Organizational Sustainable Advantage™ (OSA™) was introduced and defined in Blog #4 of this series. OSA™ results from following a Right for Market™ (R4M™) approach. R4M™ is an improvement on the Right to Market™ (R2M™) approach associated with Sustainable Advantage (SA) that was discussed in an earlier blog, and which involves the more basic method of introducing the right products and/or services at the right time in the right contexts with the right supply chains, and then continually updating, optimizing, and retiring them as necessary. An R4M™ approach makes sure that R2M™ strategy and implementation plans are based not only on profitable win-win collaboration of all parties, but on strategy and implementation plans that are ethical, and without negative impact on relevant ecological and sociological systems. In other words, OSA™ is still pulling change into being, but it goes to a new level by adding the triple bottom line elements (social, ecological, financial) as a significant component of sense making and decision making.

The difference between SA and  OSA™ is particularly important because in our contemporary social-media savvy culture, how a corporate entity performs in environmental, social and economic dimensions has begun to have significant impact, either positively or negatively with respect to the judgments of all stakeholders, including shareholders, consumers, customers, and clients. Whilst there is a clear understanding that businesses are about making profit, firms may no longer profit at the expense of populations or resources at risk. Such a profligate mindset alienates an increasingly aware market-base that is continuously making choices based on their sophisticated understanding and informed awareness of today’s corporate activities. Their perceptions are globally relevant, acute, timely and dynamic, gratis of the Web and the popular groundswell of interest in, and concern for, social and ecological issues.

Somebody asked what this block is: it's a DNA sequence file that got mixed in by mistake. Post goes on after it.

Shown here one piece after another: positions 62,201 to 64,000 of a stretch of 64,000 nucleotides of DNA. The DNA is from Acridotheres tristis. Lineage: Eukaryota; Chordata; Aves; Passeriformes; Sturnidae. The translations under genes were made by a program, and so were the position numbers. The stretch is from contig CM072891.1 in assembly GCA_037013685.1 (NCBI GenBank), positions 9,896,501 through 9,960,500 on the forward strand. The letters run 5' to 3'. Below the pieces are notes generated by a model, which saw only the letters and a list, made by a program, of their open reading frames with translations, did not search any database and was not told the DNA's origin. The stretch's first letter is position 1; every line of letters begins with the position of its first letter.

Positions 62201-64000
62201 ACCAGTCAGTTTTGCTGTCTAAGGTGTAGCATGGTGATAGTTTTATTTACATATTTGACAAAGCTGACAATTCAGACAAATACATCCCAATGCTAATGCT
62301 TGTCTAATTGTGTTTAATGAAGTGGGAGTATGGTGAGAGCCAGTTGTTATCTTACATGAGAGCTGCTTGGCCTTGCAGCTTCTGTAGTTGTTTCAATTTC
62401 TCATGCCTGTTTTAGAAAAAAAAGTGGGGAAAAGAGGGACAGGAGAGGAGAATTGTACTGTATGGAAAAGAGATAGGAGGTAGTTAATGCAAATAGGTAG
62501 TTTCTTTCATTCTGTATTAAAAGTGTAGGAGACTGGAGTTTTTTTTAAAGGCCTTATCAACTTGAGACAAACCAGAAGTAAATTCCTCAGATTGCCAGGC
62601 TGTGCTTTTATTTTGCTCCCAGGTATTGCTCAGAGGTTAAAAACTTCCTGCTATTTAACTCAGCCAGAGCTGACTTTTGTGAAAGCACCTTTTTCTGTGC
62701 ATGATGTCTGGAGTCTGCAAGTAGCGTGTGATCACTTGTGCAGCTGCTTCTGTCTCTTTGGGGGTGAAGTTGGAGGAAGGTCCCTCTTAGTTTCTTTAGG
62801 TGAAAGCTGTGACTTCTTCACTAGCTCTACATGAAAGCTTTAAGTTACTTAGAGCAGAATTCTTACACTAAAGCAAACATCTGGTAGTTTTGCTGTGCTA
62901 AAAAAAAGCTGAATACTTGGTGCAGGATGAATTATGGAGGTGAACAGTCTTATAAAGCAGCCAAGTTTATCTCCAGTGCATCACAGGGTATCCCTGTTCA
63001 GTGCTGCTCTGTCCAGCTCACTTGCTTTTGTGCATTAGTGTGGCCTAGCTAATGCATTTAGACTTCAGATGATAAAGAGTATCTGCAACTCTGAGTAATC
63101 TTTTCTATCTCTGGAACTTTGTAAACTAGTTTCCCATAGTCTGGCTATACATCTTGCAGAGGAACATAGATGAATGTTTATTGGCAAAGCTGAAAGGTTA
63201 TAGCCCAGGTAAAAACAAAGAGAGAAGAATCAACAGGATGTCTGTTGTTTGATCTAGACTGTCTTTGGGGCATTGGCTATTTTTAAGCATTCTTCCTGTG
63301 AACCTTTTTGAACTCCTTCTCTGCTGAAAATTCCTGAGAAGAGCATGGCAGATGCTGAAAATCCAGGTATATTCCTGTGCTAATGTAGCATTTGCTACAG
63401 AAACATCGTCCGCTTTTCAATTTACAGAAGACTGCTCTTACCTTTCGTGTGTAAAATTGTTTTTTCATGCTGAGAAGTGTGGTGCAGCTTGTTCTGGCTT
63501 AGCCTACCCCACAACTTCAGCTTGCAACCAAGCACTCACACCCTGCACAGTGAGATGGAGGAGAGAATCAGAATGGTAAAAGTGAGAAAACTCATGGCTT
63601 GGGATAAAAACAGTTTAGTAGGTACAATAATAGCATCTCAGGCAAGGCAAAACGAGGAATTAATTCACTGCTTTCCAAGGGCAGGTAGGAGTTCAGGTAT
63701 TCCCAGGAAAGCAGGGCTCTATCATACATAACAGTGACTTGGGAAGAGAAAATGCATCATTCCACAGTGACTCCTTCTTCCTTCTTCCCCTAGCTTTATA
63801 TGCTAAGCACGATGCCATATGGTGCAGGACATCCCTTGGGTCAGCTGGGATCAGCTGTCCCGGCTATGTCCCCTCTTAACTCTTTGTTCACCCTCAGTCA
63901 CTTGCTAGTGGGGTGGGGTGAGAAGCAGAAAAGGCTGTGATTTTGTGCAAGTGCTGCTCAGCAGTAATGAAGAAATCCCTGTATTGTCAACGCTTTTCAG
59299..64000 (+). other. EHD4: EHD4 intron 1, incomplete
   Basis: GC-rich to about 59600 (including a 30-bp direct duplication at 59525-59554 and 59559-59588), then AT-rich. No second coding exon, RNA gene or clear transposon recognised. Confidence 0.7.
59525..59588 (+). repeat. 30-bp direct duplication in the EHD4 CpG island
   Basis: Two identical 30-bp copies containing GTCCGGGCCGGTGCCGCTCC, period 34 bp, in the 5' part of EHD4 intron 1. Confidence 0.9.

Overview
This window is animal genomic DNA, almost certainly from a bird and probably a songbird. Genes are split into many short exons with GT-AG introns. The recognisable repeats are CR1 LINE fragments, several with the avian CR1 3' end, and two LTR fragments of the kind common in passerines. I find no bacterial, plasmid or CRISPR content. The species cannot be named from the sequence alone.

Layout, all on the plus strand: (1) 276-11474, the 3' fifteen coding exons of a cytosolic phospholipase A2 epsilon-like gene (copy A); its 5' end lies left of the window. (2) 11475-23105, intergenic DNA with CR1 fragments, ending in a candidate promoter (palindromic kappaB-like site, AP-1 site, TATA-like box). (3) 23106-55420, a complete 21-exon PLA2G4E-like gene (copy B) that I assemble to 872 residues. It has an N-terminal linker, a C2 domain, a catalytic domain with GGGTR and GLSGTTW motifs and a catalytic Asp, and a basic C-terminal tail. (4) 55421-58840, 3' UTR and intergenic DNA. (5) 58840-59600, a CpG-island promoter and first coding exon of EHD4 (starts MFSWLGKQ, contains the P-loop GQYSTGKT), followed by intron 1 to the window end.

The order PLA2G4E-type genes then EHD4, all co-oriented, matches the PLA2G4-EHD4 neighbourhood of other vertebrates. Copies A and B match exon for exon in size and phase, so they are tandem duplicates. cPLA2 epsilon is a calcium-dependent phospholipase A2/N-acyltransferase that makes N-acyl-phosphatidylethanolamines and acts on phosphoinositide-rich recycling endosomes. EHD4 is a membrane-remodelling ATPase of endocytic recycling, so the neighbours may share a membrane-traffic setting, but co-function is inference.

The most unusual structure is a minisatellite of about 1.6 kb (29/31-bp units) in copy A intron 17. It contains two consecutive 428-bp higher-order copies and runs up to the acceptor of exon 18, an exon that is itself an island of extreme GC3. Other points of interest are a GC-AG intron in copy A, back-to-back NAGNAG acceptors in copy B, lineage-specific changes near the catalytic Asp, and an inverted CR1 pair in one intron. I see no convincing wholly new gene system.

To further facilitate tracking the impact of commercial activities, the triple bottom line (TBL) monitoring regime has been introduced into the business world. The TBL is sometimes known as ‘people, planet, profit’, and is a commercial measurement and reporting approach that is intended to capture a new set of values and criteria for measuring organizational success in social, ecological and financial parameters. TBL monitoring is directly related to OSA™, and is more rigorous and inclusive re: people, planet and profit than has so far been achieved via Corporate Social Responsibility (CSR) reporting.

In essence, the triple bottom line expands the traditional accounting framework to truly include and give equal weight to the new ecological compliances and social responsibilities, as well as traditional financial performance. In the past, in the private sector, a commitment to CSR has only incurred commitment to some form of ecological and financial reporting; however, research has shown that CSR has typically been used as a smoke screen behind which companies carried out “business as usual”. TBL measurement and reporting are intended to provide more rigorous and robust monitoring of a corporation’s demonstrated desire for accountability and transparency in regard to people, planet and profit, and its progress toward attaining OSA™.

To ensure and encourage the necessary organizational climate of innovation and TBL focus, monitoring and reporting, The Leadership Alliance Inc. [TLAINC] has led the way in creating an easily understood seamless performance-based process that an organization can morph into as it begins to navigate the transition from Sustainable Competitive Advantage to the triple bottom line driven OSA™.

This process reduces the organizational complexity typically involved in such a large scale change; promotes formation of a fractal organization; fosters common TBL OSA™ understanding and values across all organizational levels; nurtures a culture with innovation at its heart; encourages collegial, participative, open business systems; promotes and leverages networks and social interaction; and provides systems to measure and report progress continuously. We will expand on this process in Blog # 6 of this series.

In the upcoming sixth and final Blog of this series, practical processes will be described that are used by The Leadership Alliance Inc. and its partners to assist client organizations develop triple bottom line OSA™ capability.